World's Largest Solar Plant Scorching Birds in Nevada Desert

It’s a conundrum for environmentalists: a solar power plant that is the largest of its type in the world and can supply power for 140,000 homes is also killing dozens of birds. The Ivanpah Solar Electric Generating System, which uses hundreds of thousands of mirrors near the California-Nevada border, is capable of producing nearly 400 megawatts, but its roughly 350,000 solar-thermal, computer-controlled mirrors which reflect sunlight to boilers on the top of 459-foot towers, has apparently already killed dozens of birds. The intense 1,000 degrees Fahrenheit around the towers is burning birds flying through its path.

The plant, owned by NRG Energy Inc., Google Inc. and BrightSource Energy, formally opened Thursday. In 2011 Google had announced it would plow $168 million to support it and Bright Source has obtained $1.6 billion in loans guaranteed by the Department of Energy.

BrightSource reported that dozens of birds have been discovered on the ground, some with some having singed or burned feathers, according to the wall street Journal. U.S. Fish and Wildlife Service biologists have noted BrightSource's plan for another large-scale solar farm in Riverside County, and are trying to ascertain if there is a problem. Eric Davis, assistant regional director for migratory birds at the agency's Sacramento office, said, "We're trying to figure out how big the problem is and what we can do to minimize bird mortalities. When you have new technologies, you don't know what the impacts are going to be.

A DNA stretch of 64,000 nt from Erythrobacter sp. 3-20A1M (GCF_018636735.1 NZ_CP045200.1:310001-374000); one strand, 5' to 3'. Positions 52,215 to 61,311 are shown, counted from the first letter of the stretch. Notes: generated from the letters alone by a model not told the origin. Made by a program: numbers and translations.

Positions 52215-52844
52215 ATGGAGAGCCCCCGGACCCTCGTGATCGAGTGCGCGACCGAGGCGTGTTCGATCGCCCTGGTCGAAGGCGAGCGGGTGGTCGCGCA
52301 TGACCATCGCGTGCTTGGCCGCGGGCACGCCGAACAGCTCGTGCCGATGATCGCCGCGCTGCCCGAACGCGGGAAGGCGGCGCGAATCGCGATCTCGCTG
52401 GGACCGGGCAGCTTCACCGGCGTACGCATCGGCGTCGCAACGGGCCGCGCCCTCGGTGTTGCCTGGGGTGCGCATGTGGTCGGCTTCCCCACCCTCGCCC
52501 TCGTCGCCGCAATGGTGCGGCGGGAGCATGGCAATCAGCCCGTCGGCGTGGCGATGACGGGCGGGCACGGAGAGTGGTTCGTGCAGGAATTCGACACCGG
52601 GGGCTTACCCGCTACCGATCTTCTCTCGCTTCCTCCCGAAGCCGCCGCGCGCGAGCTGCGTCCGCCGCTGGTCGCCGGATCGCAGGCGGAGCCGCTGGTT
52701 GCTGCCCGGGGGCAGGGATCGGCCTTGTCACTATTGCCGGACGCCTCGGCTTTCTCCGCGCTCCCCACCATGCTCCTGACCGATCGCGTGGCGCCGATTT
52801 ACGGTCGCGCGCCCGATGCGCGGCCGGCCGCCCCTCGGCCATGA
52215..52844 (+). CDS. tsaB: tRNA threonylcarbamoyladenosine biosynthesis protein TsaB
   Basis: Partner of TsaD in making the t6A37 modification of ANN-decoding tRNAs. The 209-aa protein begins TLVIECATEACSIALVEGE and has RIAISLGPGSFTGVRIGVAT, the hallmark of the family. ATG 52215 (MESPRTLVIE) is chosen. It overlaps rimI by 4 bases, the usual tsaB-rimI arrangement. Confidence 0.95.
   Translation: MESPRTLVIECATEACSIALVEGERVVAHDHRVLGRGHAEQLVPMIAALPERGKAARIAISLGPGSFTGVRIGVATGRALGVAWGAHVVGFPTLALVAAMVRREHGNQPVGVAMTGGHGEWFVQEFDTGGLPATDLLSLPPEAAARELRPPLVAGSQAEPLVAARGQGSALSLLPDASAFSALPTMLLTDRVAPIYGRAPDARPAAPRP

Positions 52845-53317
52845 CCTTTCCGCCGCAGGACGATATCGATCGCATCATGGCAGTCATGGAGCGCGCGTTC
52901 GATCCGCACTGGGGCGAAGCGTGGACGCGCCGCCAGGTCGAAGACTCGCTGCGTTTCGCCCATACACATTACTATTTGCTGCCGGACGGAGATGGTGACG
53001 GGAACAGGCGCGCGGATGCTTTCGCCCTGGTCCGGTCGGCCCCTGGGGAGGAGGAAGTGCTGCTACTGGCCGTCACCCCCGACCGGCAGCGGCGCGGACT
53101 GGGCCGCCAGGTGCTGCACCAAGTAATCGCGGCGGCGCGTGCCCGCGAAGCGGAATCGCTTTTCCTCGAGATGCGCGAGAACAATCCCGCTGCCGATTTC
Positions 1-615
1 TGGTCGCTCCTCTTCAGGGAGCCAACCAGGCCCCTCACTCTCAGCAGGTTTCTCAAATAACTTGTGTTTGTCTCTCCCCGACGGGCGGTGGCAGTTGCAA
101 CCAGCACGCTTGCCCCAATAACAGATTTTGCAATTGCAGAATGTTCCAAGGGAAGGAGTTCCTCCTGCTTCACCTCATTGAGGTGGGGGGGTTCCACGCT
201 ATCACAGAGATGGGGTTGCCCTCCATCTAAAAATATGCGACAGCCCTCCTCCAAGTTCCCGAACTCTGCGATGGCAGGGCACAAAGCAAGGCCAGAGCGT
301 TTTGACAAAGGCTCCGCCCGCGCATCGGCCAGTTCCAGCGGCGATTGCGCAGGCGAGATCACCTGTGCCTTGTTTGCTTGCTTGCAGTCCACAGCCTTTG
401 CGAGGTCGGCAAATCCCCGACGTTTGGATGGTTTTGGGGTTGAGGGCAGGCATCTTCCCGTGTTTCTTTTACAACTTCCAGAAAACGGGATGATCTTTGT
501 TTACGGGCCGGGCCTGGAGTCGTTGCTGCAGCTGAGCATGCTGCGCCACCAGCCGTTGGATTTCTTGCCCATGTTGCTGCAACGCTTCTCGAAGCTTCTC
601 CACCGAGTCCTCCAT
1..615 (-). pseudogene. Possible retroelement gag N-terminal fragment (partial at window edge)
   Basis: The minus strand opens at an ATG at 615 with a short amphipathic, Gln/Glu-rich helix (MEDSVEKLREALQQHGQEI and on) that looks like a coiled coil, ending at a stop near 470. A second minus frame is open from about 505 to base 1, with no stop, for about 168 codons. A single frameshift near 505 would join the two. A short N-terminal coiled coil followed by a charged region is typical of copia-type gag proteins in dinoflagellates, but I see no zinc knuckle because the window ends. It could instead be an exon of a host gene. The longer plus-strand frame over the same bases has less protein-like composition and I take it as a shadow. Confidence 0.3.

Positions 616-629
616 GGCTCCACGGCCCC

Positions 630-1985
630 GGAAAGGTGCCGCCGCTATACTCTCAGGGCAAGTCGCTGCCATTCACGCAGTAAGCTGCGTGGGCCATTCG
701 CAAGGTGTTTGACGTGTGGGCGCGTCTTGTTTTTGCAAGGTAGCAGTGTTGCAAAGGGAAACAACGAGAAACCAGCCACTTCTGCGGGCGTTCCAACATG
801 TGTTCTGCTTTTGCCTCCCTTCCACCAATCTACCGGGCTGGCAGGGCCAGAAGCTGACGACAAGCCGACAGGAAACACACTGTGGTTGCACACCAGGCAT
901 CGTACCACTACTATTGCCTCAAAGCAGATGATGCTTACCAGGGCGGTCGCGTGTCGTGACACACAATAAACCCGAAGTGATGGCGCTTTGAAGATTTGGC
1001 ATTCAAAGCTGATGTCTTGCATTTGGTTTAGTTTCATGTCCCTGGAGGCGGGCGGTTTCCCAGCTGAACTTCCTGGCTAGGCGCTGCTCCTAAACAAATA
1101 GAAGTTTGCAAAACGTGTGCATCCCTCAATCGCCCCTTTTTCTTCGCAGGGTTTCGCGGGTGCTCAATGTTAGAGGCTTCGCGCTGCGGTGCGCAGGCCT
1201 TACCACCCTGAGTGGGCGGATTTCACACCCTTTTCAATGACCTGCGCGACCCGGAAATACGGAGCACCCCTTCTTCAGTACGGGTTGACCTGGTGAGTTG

Western Watersheds Project, an Idaho-based conservation nonprofit group, has been attempting to stop the government from approving the solar plant, suing in 2011, but a California district court rejected the suit near the end of 2012. Western Watersheds has appealed the case, according to the International Business Times. Western Watersheds Project’s director, Michael Connor, said, "We know solar projects are an issue as far as birds are concerned. But they say, well, it’s not significant, so we’ll monitor it. So what happens now? You find lots of dead birds. Then what happens? Nothing … Do we really need to have these giant plants first, or is it better to generate solar power on people's roofs, the place it's going to be used?"

But the California Energy Commission already is on the side of BrightSource, saying, that the plant would impose "significant impacts on the environment ... the benefits the project would provide override those impacts."

The  Energy Department has stated that the solar industry employs more than 140,000 Americans, and jobs in the industry rose almost 20 percent since the fall of 2012.


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